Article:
Classical talk: The Great Caruso - first of the recording stars
Last weekend, I went to see a movie about a footballer, George Best: All By Himself. While he may not have been the first of his sport's superstars, he was the one whose arrivalcoincided with regular television exposure - positive - and the emergence of the paparazzi - in George's case, obviously, much less so.
Today, it's the birthday of one of music's biggest names of the past, who was himself propelled to prominence by being in the right place at the right time.
The Great Caruso was what they called the movie about the man who became music's first major recording star. It was only loosely based on fact, but you didn't really need fiction to tell the tale of this trailblazing tenor.
Enrico Caruso was born in Naples, on February 25, 1873, the elder of two boys whose father was a mechanic. He said himself he was a bit of a problem child, always singing, always making noise.
Life was mapped out for him. He would learn the trade and become a mechanic like his father. Music was restricted to singing in the church choir.
But the death of his mother when he was in his teens convinced him he should try to break free and make the most of what he had as a singer.
He didn't have any formal musical education until he was 18, and from that moment on, he never looked back.
Not that there wasn't the odd hiccup along the way. His steady, upward progress stalled on his debut at La Scala, what should have been the pinnacle of his success.
He was playing Rodolfo in Puccini's La Bohème, but he wasn't well. Nerves weren't helping. The La Scala audience greeted the conclusion of each act with stony silence. At least he didn't suffer the fate of Roberto Alagna 10 years ago, who was booed and fled the stage, to be replaced by an understudy in jeans.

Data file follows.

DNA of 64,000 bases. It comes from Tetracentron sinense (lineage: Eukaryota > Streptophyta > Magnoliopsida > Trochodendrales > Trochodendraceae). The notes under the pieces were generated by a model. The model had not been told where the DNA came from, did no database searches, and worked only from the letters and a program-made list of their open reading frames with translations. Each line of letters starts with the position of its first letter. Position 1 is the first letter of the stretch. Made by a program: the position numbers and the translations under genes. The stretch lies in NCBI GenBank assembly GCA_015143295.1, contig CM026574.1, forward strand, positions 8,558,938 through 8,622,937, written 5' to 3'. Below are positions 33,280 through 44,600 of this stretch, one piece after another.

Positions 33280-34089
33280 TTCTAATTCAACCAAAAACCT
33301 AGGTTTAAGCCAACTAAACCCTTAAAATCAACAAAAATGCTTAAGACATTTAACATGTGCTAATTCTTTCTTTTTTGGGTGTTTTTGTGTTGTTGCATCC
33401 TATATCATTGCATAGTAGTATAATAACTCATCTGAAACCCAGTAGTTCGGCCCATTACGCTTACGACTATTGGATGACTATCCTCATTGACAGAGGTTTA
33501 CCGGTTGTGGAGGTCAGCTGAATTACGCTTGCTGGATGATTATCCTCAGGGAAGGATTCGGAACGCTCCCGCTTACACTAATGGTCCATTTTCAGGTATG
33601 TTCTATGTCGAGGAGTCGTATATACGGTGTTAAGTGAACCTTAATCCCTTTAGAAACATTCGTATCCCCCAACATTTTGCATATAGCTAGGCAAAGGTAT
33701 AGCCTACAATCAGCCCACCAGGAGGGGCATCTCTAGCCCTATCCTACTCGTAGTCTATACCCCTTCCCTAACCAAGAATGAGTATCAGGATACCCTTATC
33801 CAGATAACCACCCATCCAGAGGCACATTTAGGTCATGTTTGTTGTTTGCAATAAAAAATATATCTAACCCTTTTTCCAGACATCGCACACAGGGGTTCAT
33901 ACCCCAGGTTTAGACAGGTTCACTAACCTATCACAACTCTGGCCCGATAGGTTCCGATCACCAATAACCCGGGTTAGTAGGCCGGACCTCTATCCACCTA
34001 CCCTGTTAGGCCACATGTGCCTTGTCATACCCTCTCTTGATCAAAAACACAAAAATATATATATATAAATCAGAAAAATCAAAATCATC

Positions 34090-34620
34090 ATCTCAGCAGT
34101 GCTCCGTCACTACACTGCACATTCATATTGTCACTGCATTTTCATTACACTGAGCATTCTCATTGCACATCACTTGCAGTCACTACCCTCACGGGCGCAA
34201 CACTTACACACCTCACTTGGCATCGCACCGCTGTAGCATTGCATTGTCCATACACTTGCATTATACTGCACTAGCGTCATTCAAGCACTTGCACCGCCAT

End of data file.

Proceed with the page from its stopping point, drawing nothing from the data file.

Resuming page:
But it was a minor setback. Caruso was undoubtedly star material, and he'd been spotted by one of the companies who were dabbling in the new technology of gramophone recording.
The Caruso collection quickly became bestsellers and spread the word about this Italian singing sensation.
The next year - at the age of 30 - he made his American debut, on the opening night of the Metropolitan Opera's season, as the Duke in Verdi's Rigoletto.
It would be the first of 17 opening nights Caruso would sing, a record that would stand until 1999 when the season premièred with Placido Domingo in the lead role for the 18th time. Domingo sang Canio in Leoncavallo's Pagliacci, the role that Caruso had made his own.
Domingo, with Pavarotti and Carreras, one of the Three Tenors who broke the mould with their concert at the 1990 football World Cup, was beginning his 31st season at the Met. Caruso, though, had dominated that stage, his 17 opening nights coming in the space of only 18 seasons. He performed there on 863 occasions.
His was the voice of his age. At the start of the gramophone era, he made over 250 recordings, most still available today. But for failing health, there would in all probability have been many more. Caruso died in Naples in 1921 at the age 48.
George Hamilton presents The Hamilton Scores on RTÉ lyric fm from 10am each Saturday and Sunday